Is it meaningful to compute a radial kernel density estimate from 2D data?

I am working with 2D spatial data, $(X_i, Y_i),\; i=1, \cdots, N$.

My current research requires estimating the density of the distances between those data points in each of the two dimensions. So the underlying joint pdf that I am estimating is $f_{\Delta_{i,j} X, \Delta_{i,j} Y}(\Delta x, \Delta y)$, where $\Delta_{i,j} X=X_j - X_i$, for a subset of $i,j$ pairings.

I would like to impose the assumption that the deltas are radially symmetric (I have prior reasons for doing this relating to the data source). It occurs to me that when these data are sparse, this might improve the density estimate, providing the assumption is correct.

I therefore want to define and estimate the radial pdf $f_{\Delta_{i,j}R}(r)$, where $\Delta_{i,j}R$ is the Euclidean distance between $(X_i, Y_i)$ and $(X_j, Y_j)$.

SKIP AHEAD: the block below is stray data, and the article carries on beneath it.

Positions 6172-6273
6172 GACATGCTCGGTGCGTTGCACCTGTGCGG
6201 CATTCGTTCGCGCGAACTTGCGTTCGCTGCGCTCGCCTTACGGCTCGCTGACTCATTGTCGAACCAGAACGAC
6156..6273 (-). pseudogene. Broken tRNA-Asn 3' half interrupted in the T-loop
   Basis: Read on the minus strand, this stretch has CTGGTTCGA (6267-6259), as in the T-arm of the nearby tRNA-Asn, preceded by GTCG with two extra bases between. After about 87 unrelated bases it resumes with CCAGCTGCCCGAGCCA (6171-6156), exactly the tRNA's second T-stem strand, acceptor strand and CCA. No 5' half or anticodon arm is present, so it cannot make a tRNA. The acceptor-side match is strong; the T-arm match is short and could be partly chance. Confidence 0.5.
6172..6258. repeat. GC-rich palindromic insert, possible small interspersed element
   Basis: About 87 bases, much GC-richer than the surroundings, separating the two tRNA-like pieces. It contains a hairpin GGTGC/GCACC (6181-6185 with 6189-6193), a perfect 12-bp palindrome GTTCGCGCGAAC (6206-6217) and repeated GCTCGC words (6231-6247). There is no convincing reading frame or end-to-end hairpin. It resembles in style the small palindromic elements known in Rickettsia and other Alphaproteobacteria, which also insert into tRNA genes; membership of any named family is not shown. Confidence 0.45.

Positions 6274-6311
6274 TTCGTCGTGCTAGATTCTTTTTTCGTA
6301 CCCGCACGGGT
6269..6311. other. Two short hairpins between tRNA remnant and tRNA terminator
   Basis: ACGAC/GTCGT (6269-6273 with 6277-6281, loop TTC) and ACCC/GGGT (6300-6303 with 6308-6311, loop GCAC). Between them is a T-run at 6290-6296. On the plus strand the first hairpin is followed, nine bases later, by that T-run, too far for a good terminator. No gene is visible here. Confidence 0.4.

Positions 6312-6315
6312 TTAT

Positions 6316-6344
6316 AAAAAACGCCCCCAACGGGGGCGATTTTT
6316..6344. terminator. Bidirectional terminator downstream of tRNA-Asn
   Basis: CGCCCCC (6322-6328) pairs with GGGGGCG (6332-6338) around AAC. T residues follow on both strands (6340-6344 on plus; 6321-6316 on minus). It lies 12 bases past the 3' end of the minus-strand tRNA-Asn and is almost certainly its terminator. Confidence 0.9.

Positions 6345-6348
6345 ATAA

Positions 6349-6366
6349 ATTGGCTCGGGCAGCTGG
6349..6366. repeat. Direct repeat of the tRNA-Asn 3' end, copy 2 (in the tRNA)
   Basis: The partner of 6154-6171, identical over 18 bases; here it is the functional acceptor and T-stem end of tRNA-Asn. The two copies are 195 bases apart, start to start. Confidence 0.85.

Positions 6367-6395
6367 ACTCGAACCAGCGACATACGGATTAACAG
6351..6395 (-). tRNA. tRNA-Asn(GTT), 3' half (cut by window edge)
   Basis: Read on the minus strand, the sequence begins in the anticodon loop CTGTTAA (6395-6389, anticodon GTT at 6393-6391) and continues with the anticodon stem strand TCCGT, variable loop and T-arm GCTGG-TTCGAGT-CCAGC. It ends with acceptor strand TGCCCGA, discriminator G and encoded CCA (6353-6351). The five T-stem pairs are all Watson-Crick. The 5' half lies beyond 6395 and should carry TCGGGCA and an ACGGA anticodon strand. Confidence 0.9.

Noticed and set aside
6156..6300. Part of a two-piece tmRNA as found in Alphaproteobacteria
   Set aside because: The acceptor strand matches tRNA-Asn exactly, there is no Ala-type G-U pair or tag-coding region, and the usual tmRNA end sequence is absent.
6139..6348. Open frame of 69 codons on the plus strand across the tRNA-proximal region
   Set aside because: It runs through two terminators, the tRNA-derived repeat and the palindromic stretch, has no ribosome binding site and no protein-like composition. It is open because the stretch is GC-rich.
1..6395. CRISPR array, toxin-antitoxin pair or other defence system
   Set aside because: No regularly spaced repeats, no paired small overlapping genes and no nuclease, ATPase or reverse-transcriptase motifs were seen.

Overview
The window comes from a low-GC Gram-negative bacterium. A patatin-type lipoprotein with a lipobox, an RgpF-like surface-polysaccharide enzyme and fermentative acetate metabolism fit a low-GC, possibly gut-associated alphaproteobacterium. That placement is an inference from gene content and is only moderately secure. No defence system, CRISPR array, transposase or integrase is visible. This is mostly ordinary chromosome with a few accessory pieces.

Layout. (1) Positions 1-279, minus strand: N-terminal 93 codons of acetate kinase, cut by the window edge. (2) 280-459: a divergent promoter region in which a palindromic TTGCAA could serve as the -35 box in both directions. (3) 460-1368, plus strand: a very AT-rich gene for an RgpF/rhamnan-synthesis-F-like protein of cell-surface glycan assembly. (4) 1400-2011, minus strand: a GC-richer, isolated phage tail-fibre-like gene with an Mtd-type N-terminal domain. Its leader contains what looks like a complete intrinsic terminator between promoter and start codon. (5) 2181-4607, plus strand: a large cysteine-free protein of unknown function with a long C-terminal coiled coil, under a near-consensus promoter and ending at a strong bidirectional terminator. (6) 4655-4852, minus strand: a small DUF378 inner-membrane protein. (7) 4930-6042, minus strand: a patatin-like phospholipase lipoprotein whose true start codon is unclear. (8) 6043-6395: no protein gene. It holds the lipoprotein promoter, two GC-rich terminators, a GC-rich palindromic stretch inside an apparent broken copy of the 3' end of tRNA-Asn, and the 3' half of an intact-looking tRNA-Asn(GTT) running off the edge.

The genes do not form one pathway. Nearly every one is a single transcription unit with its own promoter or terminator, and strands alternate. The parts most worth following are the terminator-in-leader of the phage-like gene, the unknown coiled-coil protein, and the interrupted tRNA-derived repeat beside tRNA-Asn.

However, I am not aware of any literature relating to the estimation of radial pdfs from spatial data. I originally intended to transform the 2D KDE using the Jacobian and integrate over the angular component, but the integral looks like it may have no analytic solution (at least not for Gaussian basis functions).

I can try to build a KDE 'directly' from the $\Delta_{i,j}R$ values, but I don't know what kind of basis function to use in this case, or how to select the bandwidth.

Any pointers greatly appreciated. Or indeed an explanation of why this is a terrible idea.